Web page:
Unfortunately, that number isn't further broken down, but the key here is that 86% of transportational CO emissions came from cars & trucks. That's just shy of 50% of the total CO released into the atmosphere for the whole year, and it, too, is the lowest in 30 years. It marks only the 2nd time we've dropped below 50M short tons of CO emissions from cars & trucks, and is 10M below the emissions level of 1990, when we commonly assume the era of eco-friendly vehicles to have started.

So the automotive industry has made some pretty big strides over the last 30 years, and they're getting better all the time.

But now let's analyze the greenhouse gas emissions of today. Wikipedia has a great entry on greenhouse gases, and it states that the number 1 greenhouse gas is water vapor, which is not affected by human activity, except on very small, local scales. Water vapor accounts for as much as 70% of all greenhouse gases (or as little as 35%, depending on the "expert"). Carbon Dioxide is a distant second, running anywhere from 9 to 26%, followed by methane (4 - 9%) and nitrous oxide (?%).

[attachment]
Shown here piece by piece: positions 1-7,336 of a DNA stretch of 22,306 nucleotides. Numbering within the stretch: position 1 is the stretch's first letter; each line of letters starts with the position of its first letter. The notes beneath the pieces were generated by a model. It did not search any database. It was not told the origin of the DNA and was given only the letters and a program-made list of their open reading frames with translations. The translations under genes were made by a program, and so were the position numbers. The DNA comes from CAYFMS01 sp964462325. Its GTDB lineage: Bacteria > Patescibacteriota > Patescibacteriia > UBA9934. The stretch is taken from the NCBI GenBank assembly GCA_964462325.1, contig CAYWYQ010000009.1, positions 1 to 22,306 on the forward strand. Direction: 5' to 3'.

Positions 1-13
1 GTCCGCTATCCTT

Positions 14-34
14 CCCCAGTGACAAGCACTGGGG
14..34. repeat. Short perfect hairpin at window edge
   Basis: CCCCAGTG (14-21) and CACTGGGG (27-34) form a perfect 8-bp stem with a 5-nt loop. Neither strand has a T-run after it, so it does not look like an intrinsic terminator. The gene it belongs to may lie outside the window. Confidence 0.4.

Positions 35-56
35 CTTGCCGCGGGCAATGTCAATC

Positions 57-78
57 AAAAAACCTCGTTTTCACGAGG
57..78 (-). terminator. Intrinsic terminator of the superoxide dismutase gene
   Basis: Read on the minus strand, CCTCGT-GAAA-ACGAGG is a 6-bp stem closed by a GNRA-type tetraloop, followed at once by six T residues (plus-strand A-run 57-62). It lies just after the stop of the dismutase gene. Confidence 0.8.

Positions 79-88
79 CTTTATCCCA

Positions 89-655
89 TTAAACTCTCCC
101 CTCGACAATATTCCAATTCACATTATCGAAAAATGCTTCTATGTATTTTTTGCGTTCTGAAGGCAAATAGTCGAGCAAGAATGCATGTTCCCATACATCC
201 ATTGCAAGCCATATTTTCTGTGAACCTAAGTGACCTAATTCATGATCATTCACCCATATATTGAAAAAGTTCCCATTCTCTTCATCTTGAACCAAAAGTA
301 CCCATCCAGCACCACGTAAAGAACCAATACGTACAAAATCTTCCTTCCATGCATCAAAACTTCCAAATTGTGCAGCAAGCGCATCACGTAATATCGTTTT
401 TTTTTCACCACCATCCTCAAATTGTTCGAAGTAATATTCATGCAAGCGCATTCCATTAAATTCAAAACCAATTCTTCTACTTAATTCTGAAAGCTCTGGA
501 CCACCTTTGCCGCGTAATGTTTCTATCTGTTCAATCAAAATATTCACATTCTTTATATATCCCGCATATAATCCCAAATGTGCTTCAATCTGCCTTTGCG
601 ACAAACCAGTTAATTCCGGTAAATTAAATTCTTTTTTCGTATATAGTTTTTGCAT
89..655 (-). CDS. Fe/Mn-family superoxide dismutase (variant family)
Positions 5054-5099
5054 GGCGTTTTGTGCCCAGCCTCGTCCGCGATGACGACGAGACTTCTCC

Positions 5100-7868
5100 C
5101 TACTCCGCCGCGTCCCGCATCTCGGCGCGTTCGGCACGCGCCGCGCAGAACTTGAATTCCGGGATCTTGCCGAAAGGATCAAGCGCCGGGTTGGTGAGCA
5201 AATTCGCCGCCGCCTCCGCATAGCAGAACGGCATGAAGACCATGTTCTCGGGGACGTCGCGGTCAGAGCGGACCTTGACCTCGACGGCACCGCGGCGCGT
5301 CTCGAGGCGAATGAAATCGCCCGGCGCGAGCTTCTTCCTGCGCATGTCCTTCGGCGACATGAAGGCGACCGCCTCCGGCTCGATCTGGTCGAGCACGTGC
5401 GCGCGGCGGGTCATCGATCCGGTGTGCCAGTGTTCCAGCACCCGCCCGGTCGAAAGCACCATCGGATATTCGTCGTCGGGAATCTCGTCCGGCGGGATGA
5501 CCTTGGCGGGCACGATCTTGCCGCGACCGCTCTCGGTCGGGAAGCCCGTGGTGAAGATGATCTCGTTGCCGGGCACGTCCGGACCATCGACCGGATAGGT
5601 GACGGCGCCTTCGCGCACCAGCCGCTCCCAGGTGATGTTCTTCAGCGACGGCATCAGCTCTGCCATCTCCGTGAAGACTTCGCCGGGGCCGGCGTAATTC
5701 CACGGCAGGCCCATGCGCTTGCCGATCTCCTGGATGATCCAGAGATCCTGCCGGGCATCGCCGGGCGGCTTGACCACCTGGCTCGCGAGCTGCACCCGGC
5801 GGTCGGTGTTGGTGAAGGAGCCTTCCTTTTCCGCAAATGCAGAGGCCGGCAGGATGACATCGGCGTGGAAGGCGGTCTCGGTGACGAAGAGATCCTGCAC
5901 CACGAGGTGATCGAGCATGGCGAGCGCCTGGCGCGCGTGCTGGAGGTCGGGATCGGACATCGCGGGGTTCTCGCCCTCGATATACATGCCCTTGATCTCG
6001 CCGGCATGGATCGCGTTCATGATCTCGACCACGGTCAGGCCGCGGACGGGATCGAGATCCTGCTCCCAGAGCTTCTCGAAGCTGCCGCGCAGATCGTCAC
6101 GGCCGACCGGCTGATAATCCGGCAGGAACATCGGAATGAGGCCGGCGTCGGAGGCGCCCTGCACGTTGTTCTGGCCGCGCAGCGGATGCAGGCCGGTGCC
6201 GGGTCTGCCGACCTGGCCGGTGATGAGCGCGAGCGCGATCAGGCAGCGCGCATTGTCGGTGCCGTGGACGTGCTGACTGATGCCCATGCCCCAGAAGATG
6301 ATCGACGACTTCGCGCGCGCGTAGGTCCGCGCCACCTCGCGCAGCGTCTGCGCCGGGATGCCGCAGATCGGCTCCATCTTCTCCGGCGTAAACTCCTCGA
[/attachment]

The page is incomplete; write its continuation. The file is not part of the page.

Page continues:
Since our two biggest contributions come in CO2 and methane, they're probably where we as humans can make the greatest impact into the phenomenon we've termed global warming.

CO2 levels have remained fairly consistent over the last 10K years: around 260 - 280ppm. Since industrialization, they've risen to approximately 365ppm: an increase of 31%. However, wikipedia shows a wonderful chart breaking down the sources of pollution by pollutant, and we see that transportation accounts for 19.2% of CO2.

Calculating our man-made contribution to this is fairly simple: multiply the increase (31%) by the contribution factors: 9 to 26%. We show a contribution-factor increase of CO2 somewhere between 1.65 and 4.77%. That's not much, and when we multiply that by the percentage which is attributed to transportation (19.2%), we get a range from 0.32 to 0.92%. All the transportation in the world accounts for less than 1% rise in atmospheric CO2. If we can even begin to assume the numbers for CO to have any relevance to CO2, then we can multiply that finding by 86%, revealing on-road transportation to have contributed anywhere from 0.28 to 0.79% of CO2 increases, and that's before you discount trucking.

The math is even easier for methane: the wikipedia entry shows absolutely no contribution from automobiles. None. So man has pumped that in through other means, principally agricultural.